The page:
However, compromise doesn’t just mean meeting half way. It usually means coming up with a creative solution so everyone feels happy with the result. You may give up one aspect in exchange for keeping another.
13. Being patient
Teachers need patience because almost by definition the people they’re teaching don’t know or understand what they are saying.
The teacher is, ideally, teaching new knowledge.
Thus, patience is required while the teacher waits for the students to come to a point of understanding.
14. Receiving feedback
The ability to humbly and graciously receive feedback is a social skill that needs to be developed in childhood, but is one we often work on our whole life.
Feedback can be hard to hear. It often involves being told about your weaknesses, vulnerabilities, and blind spots.
But the trick to receiving feedback is keeping in mind that the feedback is very valuable for your own self-development. If you can listen to the feedback with a mindset of being grateful for hearing about ways you can improve, it will be easier to hear, and you’ll start to seek out feedback rather than being offended by it.
15. Sharing resources
Sharing resources is a social skill that children begin to develop around the ages of 4-7. Before then, they generally experience egostism and high amounts of selfishness.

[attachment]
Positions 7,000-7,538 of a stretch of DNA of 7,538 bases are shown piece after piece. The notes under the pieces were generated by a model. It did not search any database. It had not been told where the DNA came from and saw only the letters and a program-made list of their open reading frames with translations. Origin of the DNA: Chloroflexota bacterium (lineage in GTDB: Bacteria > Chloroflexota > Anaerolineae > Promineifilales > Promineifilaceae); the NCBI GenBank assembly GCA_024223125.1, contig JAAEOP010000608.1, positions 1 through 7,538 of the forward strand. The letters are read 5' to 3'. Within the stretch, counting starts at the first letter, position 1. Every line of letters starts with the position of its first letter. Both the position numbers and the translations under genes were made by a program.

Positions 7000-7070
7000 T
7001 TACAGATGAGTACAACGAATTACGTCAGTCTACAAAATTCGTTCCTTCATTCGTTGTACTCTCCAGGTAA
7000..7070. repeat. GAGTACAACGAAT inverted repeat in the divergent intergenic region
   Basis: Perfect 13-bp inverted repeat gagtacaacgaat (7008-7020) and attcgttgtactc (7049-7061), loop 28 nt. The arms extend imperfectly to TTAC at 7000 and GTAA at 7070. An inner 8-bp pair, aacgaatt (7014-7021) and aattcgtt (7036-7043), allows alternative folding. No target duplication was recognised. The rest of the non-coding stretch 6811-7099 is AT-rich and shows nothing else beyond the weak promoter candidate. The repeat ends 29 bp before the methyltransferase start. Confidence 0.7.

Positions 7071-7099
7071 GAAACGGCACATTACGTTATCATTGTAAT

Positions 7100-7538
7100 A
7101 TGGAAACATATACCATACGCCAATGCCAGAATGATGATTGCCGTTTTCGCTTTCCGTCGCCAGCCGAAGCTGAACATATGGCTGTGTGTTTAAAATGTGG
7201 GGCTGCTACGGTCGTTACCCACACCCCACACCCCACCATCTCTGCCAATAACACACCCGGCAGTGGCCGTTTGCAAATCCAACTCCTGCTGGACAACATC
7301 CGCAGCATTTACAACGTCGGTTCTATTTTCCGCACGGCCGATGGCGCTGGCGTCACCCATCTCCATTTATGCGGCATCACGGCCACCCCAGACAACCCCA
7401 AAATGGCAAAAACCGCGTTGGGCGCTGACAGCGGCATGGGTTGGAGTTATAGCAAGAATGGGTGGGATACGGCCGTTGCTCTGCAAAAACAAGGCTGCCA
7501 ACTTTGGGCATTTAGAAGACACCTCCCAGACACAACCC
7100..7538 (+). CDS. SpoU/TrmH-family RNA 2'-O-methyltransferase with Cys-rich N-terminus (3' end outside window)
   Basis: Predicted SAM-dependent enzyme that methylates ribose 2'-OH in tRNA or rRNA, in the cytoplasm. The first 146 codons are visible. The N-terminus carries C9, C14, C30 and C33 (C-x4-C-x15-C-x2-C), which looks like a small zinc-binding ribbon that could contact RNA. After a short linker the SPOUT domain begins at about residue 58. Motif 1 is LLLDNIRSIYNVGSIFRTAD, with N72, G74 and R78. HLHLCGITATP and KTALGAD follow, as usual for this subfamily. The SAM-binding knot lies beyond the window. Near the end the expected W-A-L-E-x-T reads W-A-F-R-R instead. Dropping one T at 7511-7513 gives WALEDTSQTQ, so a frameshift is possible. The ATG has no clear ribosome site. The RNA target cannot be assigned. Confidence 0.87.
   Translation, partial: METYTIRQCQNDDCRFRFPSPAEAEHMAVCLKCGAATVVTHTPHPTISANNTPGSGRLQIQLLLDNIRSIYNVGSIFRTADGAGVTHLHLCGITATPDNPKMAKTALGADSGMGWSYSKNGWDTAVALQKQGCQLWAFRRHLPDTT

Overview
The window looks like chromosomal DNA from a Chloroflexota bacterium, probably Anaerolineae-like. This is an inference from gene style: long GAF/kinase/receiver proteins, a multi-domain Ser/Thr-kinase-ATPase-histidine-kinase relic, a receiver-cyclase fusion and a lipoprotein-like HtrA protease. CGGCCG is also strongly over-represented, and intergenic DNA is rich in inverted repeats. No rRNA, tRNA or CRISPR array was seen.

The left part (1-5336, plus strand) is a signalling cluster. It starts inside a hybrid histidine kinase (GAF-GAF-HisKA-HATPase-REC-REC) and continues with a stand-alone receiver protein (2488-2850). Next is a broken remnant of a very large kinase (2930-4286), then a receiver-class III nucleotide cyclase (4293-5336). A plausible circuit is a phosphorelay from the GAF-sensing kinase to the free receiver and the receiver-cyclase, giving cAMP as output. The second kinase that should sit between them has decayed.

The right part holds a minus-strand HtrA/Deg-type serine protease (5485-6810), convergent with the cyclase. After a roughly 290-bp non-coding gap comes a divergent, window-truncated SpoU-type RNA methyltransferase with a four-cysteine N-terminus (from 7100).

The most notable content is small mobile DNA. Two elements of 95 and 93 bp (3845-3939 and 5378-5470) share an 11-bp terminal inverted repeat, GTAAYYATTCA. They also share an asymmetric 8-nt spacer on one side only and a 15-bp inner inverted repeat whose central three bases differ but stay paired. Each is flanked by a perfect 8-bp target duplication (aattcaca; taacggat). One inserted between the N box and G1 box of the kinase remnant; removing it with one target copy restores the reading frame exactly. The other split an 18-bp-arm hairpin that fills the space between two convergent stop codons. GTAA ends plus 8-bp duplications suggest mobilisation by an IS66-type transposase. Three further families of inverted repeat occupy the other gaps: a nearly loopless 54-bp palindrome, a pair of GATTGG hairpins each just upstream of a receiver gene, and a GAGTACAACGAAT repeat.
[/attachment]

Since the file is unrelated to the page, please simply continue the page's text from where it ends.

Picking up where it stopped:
Resource sharing is a characteristic of emerging cooperative play, where children also begin to share common goals and see benefits in working as a group.
As we move into adulthood, sharing resources becomes an important groupwork skill because we come to realize that sharing is mutually beneficial, both because it encourages reciprocation, and because we can often get more done when pooling resources than working independently.
16. Finding common interests
The ability to find common interests with others helps to break the ice and identify areas where two people can find mutually enjoyable conversation.
This can be as simple as sharing experiences, thoughts, and ideas on the same topic during small talk. However, common interest can lead to greater cooperation and the development of genuine partnerships.
Indeed, friendships often form as a result of common interest. For example, we befriend peers at school because we have shared experiences in the classroom. As we move into adulthood, our friendships often cohere around workplace, hobby, and religious groups because of the shared common interests within each of those in-groups.
17. Asking for help
Asking for help is a social skill that many adults still struggle with. This can be due to anxiety and even fear that asking for help is a sign of weakness.